This integrated experience doesn't stop at the individual level. Apple also announced family-sharing capabilities that create a seamless experience across multiple devices and Apple IDs, in part based on the credit card associated with those accounts and devices. The feature allows sharing of iTunes purchases, photos and photo streams, reminders and calendars. It also appears to be Apple's effort to put the in-app purchases scandal -- in which kids spent hundreds or thousands of dollars without their parents' knowledge -- behind it. Purchases made by minors now require parental approval and parents will get a request alert on their devices asking for just that.
Crafting new platforms
While a major theme was Apple as the platform, the company is also building out new platforms with third-party partners as well. These include the anticipated home automation and health tracking platforms as well as some unexpected additions.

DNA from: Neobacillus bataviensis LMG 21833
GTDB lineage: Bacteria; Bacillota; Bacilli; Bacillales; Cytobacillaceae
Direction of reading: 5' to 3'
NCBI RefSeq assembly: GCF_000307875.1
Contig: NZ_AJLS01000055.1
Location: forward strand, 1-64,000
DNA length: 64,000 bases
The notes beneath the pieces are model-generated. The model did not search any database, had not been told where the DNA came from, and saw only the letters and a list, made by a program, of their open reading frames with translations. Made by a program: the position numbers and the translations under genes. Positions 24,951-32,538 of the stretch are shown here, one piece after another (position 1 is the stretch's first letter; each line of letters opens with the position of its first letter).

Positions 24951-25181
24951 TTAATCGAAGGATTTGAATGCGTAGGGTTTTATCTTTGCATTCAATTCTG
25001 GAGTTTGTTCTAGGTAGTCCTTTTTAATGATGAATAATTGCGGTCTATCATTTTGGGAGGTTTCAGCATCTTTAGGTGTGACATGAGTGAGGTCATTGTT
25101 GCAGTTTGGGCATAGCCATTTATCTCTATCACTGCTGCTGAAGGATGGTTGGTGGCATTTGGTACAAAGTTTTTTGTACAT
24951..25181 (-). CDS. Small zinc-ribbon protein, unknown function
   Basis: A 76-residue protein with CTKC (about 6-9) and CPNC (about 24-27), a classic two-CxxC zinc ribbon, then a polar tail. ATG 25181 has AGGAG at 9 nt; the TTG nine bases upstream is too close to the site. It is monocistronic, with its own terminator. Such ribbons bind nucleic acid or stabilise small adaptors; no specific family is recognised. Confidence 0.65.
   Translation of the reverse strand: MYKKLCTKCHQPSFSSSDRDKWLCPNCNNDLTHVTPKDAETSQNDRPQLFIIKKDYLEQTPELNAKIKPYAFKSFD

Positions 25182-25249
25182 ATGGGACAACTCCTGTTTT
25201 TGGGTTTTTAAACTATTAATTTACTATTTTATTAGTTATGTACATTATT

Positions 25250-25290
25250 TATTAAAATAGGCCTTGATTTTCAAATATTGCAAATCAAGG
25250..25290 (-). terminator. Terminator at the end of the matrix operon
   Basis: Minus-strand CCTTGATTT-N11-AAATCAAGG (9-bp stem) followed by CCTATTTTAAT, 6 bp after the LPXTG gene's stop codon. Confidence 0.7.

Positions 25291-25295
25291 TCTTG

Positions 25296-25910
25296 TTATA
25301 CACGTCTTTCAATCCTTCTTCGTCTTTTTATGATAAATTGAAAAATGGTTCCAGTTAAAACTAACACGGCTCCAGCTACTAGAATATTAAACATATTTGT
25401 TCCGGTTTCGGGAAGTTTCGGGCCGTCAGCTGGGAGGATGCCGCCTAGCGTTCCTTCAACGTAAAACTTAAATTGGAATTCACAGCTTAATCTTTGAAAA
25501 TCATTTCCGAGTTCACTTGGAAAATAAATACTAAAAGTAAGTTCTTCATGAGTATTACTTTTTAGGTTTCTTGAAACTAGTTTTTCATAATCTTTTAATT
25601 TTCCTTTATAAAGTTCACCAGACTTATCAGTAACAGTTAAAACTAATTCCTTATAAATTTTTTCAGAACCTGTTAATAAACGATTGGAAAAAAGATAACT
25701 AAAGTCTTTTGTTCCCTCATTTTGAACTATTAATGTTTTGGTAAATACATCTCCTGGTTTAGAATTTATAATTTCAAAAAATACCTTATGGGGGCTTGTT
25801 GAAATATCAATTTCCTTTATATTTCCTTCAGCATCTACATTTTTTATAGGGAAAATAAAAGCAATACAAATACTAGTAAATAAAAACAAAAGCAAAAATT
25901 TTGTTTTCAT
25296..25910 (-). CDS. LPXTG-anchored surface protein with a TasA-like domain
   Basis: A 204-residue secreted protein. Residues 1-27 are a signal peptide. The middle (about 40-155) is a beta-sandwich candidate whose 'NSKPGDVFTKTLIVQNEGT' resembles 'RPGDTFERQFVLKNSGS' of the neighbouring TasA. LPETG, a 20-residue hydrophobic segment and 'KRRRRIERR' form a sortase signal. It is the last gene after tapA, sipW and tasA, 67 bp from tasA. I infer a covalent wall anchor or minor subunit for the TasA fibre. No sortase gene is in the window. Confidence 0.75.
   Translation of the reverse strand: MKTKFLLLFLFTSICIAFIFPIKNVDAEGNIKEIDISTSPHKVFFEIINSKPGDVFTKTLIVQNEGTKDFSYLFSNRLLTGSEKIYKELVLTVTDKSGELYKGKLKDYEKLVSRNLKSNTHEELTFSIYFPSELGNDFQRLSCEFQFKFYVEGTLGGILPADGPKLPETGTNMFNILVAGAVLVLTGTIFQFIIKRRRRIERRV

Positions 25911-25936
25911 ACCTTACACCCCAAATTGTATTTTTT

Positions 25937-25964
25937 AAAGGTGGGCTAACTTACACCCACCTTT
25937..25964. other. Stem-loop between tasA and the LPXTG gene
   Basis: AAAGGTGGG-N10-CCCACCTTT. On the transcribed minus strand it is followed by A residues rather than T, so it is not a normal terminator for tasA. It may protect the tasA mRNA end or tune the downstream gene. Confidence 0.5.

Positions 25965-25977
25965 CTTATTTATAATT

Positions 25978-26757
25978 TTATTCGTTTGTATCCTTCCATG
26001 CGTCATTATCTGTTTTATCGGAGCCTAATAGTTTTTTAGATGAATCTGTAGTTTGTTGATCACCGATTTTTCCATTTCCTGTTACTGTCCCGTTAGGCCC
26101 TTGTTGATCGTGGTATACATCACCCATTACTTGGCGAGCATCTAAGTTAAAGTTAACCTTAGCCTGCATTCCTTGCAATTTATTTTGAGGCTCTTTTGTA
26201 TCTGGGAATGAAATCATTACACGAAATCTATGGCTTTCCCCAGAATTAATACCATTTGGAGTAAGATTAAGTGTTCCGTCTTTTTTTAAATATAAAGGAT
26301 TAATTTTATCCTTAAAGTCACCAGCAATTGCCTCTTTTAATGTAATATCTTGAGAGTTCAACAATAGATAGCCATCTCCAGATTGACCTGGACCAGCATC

HomeKit is the name for Apple's new home automation platform. To be clear, Apple isn't getting into the home automation game itself. Instead, it's working with a range of companies already building iOS-compatible smart-home devices. What HomeKit offers is secure pairing and control of various devices as well as the ability to group these devices into collections of devices called scenes. Scenes are designed as a way to automate several devices with a single command like locking the house and turning out all the lights when going to bed.
One of the advantages of this approach is that consumers can dip their toe in the home automation waters one device at a time. Another is that some device commands and scenes can be invoked verbally through Siri, which in iOS 8 gains an always-listening option such as that available on Android devices.